“The right to vote is a sacred cornerstone of our democracy. My dear friend John Lewis recognized this and dedicated his life to expanding access to the ballot box. I’m proud to continue the fight and honor his memory by joining Rep. Sewell in reintroducing the John R. Lewis Voting Rights Advancement Act,” said Assistant House Democratic Leader James E. Clyburn. “We have a moral obligation to make this country’s greatness accessible and affordable for all Americans; fundamental to that mission is including all Americans in our great democracy. Congressional Democrats will always remain committed to this cause and urge our Republican colleagues to reconsider their partisan opposition to protecting the franchise.”
“The right to vote is the bedrock of our American democracy, and it is under threat. The John R. Lewis Voting Rights Advancement Act, together with the Freedom to Vote Act, will restore those protections, strengthen our democracy, and ensure every eligible voter has their voice heard,” said Committee on House Administration Ranking Member Joseph Morelle. “I’m a son of Rochester, New York, the home of two passionate and inspiring voting rights advocates, Frederick Douglass and Susan B. Anthony. Today, we honor their legacy, and the legacy of Congressman John Lewis, and continue the fight to help bring America closer to its foundational promise.”
“Voting rights are under renewed and sustained assault across the country and we must pass this bill now to restore the promise of the Voting Rights Act,” said House Judiciary Committee Ranking Member Jerrold Nadler. “After a series of troubling Supreme Court rulings, which have enabled voter suppression efforts by states and localities, the need for a revitalized Voting Rights Act has never been greater. I hope Congress will honor the sacrifices of those who marched, struggled, and even died to secure the right to vote and will rediscover the bipartisan spirit that once animated our work to protect the rights of all Americans to vote.”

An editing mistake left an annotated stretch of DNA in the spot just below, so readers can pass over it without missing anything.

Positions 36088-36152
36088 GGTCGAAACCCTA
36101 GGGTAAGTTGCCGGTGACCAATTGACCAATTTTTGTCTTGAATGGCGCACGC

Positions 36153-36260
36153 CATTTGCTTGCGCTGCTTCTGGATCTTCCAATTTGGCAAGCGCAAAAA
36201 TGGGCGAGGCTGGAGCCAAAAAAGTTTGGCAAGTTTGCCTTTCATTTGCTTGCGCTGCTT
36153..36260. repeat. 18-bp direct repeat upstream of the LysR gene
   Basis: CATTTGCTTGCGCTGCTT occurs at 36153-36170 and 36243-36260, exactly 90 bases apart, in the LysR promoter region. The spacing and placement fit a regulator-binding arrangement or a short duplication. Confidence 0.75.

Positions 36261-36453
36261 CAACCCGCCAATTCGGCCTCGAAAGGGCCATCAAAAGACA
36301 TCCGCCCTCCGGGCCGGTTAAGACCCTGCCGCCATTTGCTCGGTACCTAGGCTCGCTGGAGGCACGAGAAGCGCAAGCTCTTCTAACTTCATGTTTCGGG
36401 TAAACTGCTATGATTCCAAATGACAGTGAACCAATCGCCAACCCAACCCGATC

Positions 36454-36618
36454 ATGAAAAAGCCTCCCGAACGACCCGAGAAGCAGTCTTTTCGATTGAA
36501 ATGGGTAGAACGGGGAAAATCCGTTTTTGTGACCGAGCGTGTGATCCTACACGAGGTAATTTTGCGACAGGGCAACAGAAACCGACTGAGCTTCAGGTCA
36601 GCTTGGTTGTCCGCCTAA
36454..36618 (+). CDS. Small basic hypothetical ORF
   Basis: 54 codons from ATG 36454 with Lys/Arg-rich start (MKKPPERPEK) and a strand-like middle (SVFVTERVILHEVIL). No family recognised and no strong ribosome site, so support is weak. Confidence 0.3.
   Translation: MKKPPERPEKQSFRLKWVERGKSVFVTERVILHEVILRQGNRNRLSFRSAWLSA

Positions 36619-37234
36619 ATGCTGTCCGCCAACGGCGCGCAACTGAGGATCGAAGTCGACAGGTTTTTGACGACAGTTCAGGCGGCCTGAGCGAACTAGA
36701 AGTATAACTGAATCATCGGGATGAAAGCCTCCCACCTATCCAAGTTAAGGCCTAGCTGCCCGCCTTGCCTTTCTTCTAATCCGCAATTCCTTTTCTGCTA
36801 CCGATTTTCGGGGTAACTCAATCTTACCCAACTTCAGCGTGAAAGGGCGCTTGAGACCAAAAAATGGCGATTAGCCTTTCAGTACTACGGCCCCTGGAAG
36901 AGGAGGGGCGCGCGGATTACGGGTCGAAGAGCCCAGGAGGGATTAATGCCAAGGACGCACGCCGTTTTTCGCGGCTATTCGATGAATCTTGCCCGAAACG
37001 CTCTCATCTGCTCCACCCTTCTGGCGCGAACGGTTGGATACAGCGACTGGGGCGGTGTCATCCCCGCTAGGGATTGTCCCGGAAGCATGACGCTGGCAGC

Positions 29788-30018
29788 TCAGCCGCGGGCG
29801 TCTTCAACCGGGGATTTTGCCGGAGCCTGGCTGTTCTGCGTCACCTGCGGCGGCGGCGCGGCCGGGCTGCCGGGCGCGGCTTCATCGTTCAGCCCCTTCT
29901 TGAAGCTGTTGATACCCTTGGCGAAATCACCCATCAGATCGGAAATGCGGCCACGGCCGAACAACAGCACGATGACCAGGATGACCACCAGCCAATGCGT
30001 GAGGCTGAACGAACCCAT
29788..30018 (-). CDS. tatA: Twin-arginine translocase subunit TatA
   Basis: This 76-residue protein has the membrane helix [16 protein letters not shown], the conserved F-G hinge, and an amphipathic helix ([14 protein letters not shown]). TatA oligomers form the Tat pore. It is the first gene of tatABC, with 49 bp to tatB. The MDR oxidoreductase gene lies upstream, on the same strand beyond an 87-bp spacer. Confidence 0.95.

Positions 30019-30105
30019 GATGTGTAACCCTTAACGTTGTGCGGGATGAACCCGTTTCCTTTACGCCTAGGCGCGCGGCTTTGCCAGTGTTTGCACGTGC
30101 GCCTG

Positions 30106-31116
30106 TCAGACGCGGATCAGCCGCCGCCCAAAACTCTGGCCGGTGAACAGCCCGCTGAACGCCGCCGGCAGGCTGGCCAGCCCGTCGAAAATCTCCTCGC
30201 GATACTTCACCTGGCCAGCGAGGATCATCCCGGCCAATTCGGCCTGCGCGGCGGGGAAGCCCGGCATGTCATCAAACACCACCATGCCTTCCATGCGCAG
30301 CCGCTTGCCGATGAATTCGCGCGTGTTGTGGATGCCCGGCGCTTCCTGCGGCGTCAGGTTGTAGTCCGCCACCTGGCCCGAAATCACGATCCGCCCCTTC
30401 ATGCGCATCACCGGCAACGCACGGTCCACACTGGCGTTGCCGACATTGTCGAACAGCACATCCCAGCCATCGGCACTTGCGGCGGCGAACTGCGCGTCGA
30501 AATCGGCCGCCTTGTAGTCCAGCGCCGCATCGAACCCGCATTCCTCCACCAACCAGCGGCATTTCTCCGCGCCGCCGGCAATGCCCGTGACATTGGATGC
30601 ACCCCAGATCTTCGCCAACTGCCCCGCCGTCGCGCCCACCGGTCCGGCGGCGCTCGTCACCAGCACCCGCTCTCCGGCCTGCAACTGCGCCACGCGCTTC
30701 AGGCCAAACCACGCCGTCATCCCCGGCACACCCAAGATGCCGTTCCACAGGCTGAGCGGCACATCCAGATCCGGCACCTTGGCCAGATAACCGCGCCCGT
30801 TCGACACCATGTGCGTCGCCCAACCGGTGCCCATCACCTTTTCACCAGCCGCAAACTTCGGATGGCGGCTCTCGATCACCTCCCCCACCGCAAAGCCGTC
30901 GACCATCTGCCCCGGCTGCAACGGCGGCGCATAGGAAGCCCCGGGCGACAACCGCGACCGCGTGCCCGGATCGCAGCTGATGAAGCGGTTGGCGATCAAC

“As we speak, extreme MAGA Republicans at the local, state, and national levels are running the table with every tactic in their arsenal to keep Black voters from the ballot box. These efforts are coordinated and well-funded and they are targeting our communities with precision,” said Congressional Black Caucus Chairman Steven Horsford. “Protecting Americans’ access to democracy should not be a partisan issue, and yet, time and again we have seen Republicans walk away from the formerly bipartisan commitment of ensuring access to the ballot box for all. The CBC is calling on Republicans to work with Democrats to pass the John R. Lewis Voting Rights Advancement Act and to put people over politics.”
“After the devastating Shelby v. Holder Supreme Court decision gutting key components of the Voting Rights Act a decade ago, certain states have criminalized individuals and groups assisting with voter registration, and withdrawn or denied the use of multilingual ballots and translators at the polls,” said Congressional Asian Pacific American Caucus Chairwoman Judy Chu. “These shameless voter disenfranchisement tactics especially hurt those in the AANHPI community—over a third of whom are limited English proficient and need multilingual support to exercise their right to vote. These and other voter suppression efforts like aggressive gerrymandering, restrictive voter ID laws, polling location closures, and restrictions on early voting weaken our democracy by limiting who can make their voices heard. That is why Congress must do its job and pass the John R. Lewis Voting Rights Advancement Act to protect and strengthen the right of all Americans—regardless of race, age, or language proficiency—to vote and have a say in our democracy.”
“As states across the country ramp up their enactment of voter suppression laws, we must put in place a new framework for voting protections and voter empowerment that safeguards every American’s ability to participate in our democracy,” said Rep. John Sarbanes, Co- Chair of the Task Force on Strengthening Democracy. “I am proud to honor the sacrifices my colleague and friend, Congressman John Lewis, and the other brave foot soldiers of the Civil Rights Movement made 58 years ago by joining in the introduction of this legislation to strengthen every voter’s access to the ballot box, regardless of their zip code, and build a democracy that uplifts the voices of all Americans.”
Bill text is available here.